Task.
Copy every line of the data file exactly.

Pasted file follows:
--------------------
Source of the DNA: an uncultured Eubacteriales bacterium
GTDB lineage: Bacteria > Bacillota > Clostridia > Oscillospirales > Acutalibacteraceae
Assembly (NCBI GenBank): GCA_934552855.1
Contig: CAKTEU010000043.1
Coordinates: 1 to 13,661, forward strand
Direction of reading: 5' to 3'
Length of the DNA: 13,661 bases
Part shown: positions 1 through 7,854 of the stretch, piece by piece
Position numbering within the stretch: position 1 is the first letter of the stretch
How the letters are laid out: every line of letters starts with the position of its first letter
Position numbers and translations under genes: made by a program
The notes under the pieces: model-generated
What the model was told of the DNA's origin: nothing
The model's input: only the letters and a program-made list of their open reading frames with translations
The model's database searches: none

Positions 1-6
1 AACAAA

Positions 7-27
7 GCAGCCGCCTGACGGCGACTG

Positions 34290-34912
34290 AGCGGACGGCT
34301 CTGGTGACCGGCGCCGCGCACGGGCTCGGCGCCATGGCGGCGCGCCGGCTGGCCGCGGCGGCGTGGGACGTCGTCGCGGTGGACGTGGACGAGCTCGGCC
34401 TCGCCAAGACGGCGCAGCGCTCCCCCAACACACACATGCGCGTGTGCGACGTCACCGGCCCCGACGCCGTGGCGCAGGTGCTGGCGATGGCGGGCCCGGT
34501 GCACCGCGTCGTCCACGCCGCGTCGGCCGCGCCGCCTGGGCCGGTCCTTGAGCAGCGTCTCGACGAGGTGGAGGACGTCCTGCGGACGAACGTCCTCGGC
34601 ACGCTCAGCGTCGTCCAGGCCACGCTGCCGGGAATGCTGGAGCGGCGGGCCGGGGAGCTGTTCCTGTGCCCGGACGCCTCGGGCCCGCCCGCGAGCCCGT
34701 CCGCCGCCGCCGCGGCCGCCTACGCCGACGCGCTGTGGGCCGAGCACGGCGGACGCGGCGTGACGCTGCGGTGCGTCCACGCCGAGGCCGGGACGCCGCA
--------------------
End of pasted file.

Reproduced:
Source of the DNA: an uncultured Eubacteriales bacterium
GTDB lineage: Bacteria > Bacillota > Clostridia > Oscillospirales > Acutalibacteraceae
Assembly (NCBI GenBank): GCA_934552855.1
Contig: CAKTEU010000043.1
Coordinates: 1 to 13,661, forward strand
Direction of reading: 5' to 3'
Length of the DNA: 13,661 bases
Part shown: positions 1 through 7,854 of the stretch, piece by piece
Position numbering within the stretch: position 1 is the first letter of the stretch
How the letters are laid out: every line of letters starts with the position of its first letter
Position numbers and translations under genes: made by a program
The notes under the pieces: model-generated
What the model was told of the DNA's origin: nothing
The model's input: only the letters and a program-made list of their open reading frames with translations
The model's database searches: none

Positions 1-6
1 AACAAA

Positions 7-27
7 GCAGCCGCCTGACGGCGACTG

Positions 34290-34912
34290 AGCGGACGGCT
34301 CTGGTGACCGGCGCCGCGCACGGGCTCGGCGCCATGGCGGCGCGCCGGCTGGCCGCGGCGGCGTGGGACGTCGTCGCGGTGGACGTGGACGAGCTCGGCC
34401 TCGCCAAGACGGCGCAGCGCTCCCCCAACACACACATGCGCGTGTGCGACGTCACCGGCCCCGACGCCGTGGCGCAGGTGCTGGCGATGGCGGGCCCGGT
34501 GCACCGCGTCGTCCACGCCGCGTCGGCCGCGCCGCCTGGGCCGGTCCTTGAGCAGCGTCTCGACGAGGTGGAGGACGTCCTGCGGACGAACGTCCTCGGC
34601 ACGCTCAGCGTCGTCCAGGCCACGCTGCCGGGAATGCTGGAGCGGCGGGCCGGGGAGCTGTTCCTGTGCCCGGACGCCTCGGGCCCGCCCGCGAGCCCGT
34701 CCGCCGCCGCCGCGGCCGCCTACGCCGACGCGCTGTGGGCCGAGCACGGCGGACGCGGCGTGACGCTGCGGTGCGTCCACGCCGAGGCCGGGACGCCGCA